Post-IRCJ challenges: changing Japanese culture to enable early revitalization of troubled corporations

Takagi, A 2005, 'Post-IRCJ challenges: changing Japanese culture to enable early revitalization of troubled corporations', International insolvency review, vol. 14, no. 2, pp. 111-119.


Document type: Journal Article
Collection: Journal Articles

Title Post-IRCJ challenges: changing Japanese culture to enable early revitalization of troubled corporations
Author(s) Takagi, A
Year 2005
Journal name International insolvency review
Volume number 14
Issue number 2
Start page 111
End page 119
Total pages 9
Publisher John Wiley & Sons Ltd.
Abstract The Industrial Revitalization Corporation of Japan (IRCJ) was created in 2003 to restructure distressed debtor corporations with excessive debts before their bankruptcy with a view to deterring ever-increasing non- and poor-performing loans. The IRCJ successfully reorganized target debtor companies through the out-of-court workout with multiple financial institutions where unanimous consent of financial creditors is required. Since the lifetime of the IRCJ is limited, the IRCJ cannot rescue troubled corporations after the end of March 2005. From then onward, the out-of-court workout should be utilized more widely in Japan in order to revitalize distressed businesses at an early stage without impairing the rights of trade creditors and deteriorating the value of the businesses. To make the workout most effective, it is important to ensure that the statutory reorganization The Industrial Revitalization Corporation of Japan (IRCJ) was created in 2003 to restructure distressed debtor corporations with excessive debts before their bankruptcy with a view to deterring ever-increasing non- and poor-performing loans. The IRCJ successfully reorganized target debtor companies through the out-of-court workout with multiple financial institutions where unanimous consent of financial creditors is required. Since the lifetime of the IRCJ is limited, the IRCJ cannot rescue troubled corporations after the end of March 2005. From then onward, the out-of-court workout should be utilized more widely in Japan in order to revitalize distressed businesses at an early stage without impairing the rights of trade creditors and deteriorating the value of the businesses. To make the workout most effective, it is important to ensure that the statutory reorganization procedures, including the majority rule, are applied more flexibly and reliably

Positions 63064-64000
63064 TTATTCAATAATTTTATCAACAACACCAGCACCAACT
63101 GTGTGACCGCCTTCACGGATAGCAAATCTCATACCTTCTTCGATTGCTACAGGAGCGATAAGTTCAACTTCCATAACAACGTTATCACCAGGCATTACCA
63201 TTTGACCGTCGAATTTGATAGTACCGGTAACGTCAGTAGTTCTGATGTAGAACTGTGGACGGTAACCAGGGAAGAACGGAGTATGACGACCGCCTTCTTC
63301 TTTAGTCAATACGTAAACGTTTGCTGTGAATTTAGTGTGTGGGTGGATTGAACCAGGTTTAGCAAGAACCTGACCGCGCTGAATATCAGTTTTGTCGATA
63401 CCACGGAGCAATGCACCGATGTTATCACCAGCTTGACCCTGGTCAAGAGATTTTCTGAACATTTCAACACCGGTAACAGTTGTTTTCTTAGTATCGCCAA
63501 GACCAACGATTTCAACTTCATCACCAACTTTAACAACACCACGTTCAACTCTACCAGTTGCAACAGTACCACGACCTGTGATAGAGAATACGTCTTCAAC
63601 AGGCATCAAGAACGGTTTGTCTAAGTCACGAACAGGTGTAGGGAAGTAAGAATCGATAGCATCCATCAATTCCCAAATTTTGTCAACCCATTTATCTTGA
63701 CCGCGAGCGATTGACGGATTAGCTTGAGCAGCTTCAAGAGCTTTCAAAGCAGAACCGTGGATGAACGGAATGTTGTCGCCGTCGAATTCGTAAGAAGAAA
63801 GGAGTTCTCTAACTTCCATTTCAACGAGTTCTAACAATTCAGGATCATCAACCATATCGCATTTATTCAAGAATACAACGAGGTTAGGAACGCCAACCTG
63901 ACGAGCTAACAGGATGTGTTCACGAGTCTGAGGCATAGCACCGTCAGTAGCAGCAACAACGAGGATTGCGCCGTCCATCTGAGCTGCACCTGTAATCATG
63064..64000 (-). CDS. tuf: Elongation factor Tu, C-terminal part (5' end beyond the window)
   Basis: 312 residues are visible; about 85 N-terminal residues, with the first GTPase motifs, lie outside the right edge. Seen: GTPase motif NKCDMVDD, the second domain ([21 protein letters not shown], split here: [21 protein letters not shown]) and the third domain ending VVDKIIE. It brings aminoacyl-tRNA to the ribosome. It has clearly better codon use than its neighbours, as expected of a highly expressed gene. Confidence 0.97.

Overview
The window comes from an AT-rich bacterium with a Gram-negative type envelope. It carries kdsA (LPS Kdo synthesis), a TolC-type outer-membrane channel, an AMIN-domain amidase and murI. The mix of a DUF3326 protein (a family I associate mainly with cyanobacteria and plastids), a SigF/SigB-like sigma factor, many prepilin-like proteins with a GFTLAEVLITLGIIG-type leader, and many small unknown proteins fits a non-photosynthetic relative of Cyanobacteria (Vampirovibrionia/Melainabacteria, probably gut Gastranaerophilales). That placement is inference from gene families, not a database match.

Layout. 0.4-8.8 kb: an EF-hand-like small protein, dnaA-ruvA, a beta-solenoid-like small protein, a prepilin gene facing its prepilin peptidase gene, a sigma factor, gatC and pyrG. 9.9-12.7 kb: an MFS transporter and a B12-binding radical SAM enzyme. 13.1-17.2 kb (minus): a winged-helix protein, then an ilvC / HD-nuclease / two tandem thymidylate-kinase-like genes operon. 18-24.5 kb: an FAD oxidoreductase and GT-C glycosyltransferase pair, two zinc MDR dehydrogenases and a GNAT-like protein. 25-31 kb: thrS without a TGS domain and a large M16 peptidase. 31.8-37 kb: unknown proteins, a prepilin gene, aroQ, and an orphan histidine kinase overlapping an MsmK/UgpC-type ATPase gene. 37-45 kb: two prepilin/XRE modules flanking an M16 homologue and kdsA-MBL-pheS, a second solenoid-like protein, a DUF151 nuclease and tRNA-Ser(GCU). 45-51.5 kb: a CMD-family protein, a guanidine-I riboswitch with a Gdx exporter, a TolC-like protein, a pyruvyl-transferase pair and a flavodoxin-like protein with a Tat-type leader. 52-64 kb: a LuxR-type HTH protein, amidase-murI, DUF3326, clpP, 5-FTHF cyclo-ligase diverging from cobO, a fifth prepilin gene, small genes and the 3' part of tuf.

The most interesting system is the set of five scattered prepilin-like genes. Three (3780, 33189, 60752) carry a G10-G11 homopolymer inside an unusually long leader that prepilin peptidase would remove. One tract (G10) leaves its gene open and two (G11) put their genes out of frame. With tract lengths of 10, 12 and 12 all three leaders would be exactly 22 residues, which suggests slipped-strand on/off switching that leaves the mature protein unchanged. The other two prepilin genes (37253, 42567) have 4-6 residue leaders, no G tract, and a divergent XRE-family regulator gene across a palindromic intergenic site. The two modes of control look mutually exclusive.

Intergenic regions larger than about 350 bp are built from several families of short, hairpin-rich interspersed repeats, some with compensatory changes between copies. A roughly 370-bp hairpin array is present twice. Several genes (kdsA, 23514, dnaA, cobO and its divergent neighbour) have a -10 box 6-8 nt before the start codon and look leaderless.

DOI - identifier 10.1002/iir.128
Copyright notice Copyright © 2009 John Wiley & Sons, Ltd.
ISSN 1180-0518
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